Millennicon 2006

March 19, 2006

Yesterday kayleigh and I went to Millennicon in Cincinnati. This year’s was much better than last year, perhaps simply because of the weather. Last year, it was dreary rain all day and yesterday was sunny but cool. Of course, kayleigh and I had been waiting on a day spent together at the first convention of the year as well, which probably had something to do with it.

We got there early, registered, then sat a bit watching people and going through the program. I wanted to attend a "Writing Short Stories vs. Novels" panel at 11, which we did after doing a quick run through the art show and the dealer’s room. This panel consists of GoH Elizabeth Moon, a very intelligent, nice, and admittedly talkative woman (former Marine who writes military science fiction); Dave Creek, a short story writer from Louisville who has sold a lot of stuff to Analog; and Joe Martino, who we’ve seen several times before at local conventions (always has a journalist’s vest on). Last year Martino had self-published his first novel after years of short stories dating back to 1961, but he was proud to announce he’d finally sold his first novel this year. Tobias Buckell was also on the panel but showed up late, wet-haired and hurriedly dresses and apologetic that the hotel had not given him his wake-up call correctly. Missing from the panel was Mike Resnick.

The panel was particularly interesting, with discussions on how each writer got into the business, what form they found easier, whether they outlined their novels and stories, and so on. Tobias told a story of his first submission of a short story which the editor returned, with a note of something like "you’ve got fights, archeology, history, mathematics [and he went on to list a litany of things he’d thrown into the 2000 word story]. Choose one!" That got a lot of laughter. He says he keeps the now-laminated rejection letter to remind him to focus.

Moon, Creek, and Buckell were in the next panel on favorite SF authors, as well.. There was a cartoonist named Levy who once had a cartoon rejected by Hustler’s Larry Flint as being in bad taste (!). Resnick showed up for this panel with a cup of coffee, complaining that the organizers shouldn’t schedule him in the morning. Considering it was noon, this complaint was a bit dubious. Resnick seemed more grouchy than his normally curmudgeonly self this panel, and when Buckell tried to get everyone to introduce themselves again since it was a new panel (though several audience members had stayed over), Resnick apparently didn’t hear him and went on to list several authors he liked. Buckell looked at kayleigh, shrugged, and mouthed "I tried."

I caught up with Buckell outside the dealer’s room later and opened the short conversation with a comment about how he’d missed Elizabeth Moon’s comment earlier in their panel that she hoped not to dominate the conversation as she tended to do. Buckell had been cut off several times in the first panel, and laughed. I introduced myself and noted that kayleigh and I had seen him at Context last year. He said he’d thought we’d looked familiar, and told me stop him any time in the hall if I wanted.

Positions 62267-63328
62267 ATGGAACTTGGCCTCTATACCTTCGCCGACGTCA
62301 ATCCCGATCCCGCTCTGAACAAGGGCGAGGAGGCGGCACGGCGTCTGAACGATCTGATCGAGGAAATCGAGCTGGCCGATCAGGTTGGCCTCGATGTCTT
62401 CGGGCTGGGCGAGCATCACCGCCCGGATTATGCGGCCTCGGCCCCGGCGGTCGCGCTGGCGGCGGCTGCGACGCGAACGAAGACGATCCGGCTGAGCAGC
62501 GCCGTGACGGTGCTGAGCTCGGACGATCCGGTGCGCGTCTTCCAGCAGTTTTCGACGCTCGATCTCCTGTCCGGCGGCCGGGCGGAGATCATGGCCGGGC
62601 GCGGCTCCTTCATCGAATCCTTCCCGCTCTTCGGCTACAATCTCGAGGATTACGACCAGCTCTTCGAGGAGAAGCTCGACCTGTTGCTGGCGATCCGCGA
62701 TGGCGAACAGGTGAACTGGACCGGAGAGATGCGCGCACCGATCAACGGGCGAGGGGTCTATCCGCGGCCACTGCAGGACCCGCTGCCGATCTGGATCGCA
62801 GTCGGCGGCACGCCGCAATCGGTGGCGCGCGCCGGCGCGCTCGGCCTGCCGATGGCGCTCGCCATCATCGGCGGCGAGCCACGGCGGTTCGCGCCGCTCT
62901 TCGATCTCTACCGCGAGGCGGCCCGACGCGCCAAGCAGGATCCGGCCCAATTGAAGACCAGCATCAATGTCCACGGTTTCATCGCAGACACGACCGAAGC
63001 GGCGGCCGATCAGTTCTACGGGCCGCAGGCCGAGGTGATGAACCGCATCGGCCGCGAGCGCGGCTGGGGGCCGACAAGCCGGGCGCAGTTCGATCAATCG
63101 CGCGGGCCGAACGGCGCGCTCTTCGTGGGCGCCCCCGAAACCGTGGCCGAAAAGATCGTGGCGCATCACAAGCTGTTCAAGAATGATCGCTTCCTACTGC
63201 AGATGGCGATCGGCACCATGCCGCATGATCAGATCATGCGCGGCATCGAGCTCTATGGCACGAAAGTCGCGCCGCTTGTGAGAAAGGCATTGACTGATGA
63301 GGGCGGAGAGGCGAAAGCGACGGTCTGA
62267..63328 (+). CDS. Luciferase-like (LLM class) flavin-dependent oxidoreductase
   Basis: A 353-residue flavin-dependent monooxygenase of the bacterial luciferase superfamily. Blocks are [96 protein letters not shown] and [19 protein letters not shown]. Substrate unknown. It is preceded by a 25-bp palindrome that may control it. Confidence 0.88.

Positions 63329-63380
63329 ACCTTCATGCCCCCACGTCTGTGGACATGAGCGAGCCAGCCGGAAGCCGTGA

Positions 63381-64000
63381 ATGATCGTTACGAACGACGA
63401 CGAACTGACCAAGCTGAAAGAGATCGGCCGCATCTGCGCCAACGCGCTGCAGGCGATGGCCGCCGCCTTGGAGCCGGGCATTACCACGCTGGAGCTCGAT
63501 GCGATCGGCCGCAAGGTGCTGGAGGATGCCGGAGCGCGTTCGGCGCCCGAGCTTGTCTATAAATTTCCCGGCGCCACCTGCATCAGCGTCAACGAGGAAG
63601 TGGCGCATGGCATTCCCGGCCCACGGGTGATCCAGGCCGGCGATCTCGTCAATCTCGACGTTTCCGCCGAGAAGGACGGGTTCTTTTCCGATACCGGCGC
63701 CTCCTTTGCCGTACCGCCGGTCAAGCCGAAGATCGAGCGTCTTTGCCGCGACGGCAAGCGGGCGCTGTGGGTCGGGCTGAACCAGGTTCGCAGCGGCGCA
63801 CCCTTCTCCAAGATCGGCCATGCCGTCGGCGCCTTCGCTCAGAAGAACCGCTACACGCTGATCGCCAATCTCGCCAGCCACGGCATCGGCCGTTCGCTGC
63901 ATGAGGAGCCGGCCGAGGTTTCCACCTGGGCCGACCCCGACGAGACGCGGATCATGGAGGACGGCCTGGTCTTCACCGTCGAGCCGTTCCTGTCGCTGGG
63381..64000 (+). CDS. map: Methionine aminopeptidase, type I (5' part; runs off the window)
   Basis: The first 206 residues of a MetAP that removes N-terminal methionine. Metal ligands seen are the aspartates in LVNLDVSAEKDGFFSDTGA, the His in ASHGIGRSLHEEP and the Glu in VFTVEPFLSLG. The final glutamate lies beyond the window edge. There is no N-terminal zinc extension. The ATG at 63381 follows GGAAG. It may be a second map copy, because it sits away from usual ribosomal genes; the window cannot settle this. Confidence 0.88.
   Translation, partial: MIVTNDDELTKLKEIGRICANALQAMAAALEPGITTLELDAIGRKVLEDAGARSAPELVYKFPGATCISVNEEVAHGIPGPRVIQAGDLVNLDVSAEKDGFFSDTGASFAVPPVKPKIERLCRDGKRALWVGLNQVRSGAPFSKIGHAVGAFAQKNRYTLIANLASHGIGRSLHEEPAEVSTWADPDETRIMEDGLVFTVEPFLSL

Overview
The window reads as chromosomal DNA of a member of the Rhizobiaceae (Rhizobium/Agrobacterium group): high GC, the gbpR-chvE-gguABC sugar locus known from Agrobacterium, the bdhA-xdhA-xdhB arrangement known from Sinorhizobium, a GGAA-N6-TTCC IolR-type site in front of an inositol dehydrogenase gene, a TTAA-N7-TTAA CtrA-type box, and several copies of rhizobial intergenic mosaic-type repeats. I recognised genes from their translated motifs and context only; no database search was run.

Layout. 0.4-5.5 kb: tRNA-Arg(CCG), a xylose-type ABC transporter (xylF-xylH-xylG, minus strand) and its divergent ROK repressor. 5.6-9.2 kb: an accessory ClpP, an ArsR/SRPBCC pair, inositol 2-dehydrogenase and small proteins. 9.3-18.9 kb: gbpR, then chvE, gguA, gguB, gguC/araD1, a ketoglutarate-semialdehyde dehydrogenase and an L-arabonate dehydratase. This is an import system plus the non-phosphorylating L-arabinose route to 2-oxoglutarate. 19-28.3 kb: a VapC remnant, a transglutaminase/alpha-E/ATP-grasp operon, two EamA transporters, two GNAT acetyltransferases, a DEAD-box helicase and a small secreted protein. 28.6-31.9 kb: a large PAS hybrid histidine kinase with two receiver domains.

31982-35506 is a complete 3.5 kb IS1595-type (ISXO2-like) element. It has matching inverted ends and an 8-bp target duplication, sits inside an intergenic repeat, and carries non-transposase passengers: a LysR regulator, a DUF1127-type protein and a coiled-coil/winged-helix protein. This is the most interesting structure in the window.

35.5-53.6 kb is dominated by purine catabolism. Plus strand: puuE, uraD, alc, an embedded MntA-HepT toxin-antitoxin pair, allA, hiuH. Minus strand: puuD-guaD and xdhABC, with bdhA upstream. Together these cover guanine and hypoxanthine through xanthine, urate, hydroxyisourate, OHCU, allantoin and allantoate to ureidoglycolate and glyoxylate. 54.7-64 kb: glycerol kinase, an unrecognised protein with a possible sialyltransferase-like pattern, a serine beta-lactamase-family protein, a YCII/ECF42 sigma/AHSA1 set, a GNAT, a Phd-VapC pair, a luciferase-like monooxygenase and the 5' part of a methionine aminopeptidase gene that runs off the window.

Later I bought his first book, Crystal Rain, and had him autograph it at the end of another panel about "Afficionados Only," which was about whether science fiction readers were elitist. That too was a very interesting panel, small, with audience participation practically demanded of the panelists, with all of us sitting in a circle. We discussed how we first came to SF, fandom, and the like. My idea was that by simply labelling yourself as a science fiction writer, or a fantasy reader, or a gamer, you became elitist by the labelling. I also pointed out that everyone considers themselves unique, so that we as readers got together with "other unique people to enjoy our uniqueness together," which got a clap of approval from Tobias Buckell. The panel also had Karen and Craig Jackson on it, the organizers of Context whom we run into all the time at the various conventions, and a woman from the dealer’s room whose name I embarrassed to say I can’t remember, but who was quite animated and vocal.

I picked up another of John E. Kaufmann’s prints, "Elfen Maiden," one I’ve admired at various conventions since I picked up one of his prints a couple of years ago at Context at the art auction for $20. I didn’t bid on this one and bought it outright as I wouldn’t be there at end of auction. It’s a picture of a woman – the elf maiden – whose pointed ear you can barely see, naked and bathing in a pool of water with a waterfall behind her. Her back is turned to you so you see her curves and part of her naked bottom. Nicely done, a bit erotic, with a fantasy overtone. I was also happy to buy kayleigh a companion piece of my "Reflections of the Shire," of roadsigns pointing the way to various Hobbit-related towns. She was very excited by it, and have picked up additional frames for my current prints and one other should I buy it at a later time at a convention. The good thing about his prints is that they’re all 16 x 20!

We took a break for lunch, going to Roly Poly, a wrapped sandwich place we’d not been to for several years, then returned for a bit for a “get to know the author” panel for Elizabeth Moon. We left the panel early, stopped by the Con suite for a pop and snacks, picked up our art and came home.

We were both tired by that evening but it was a damned fine day.

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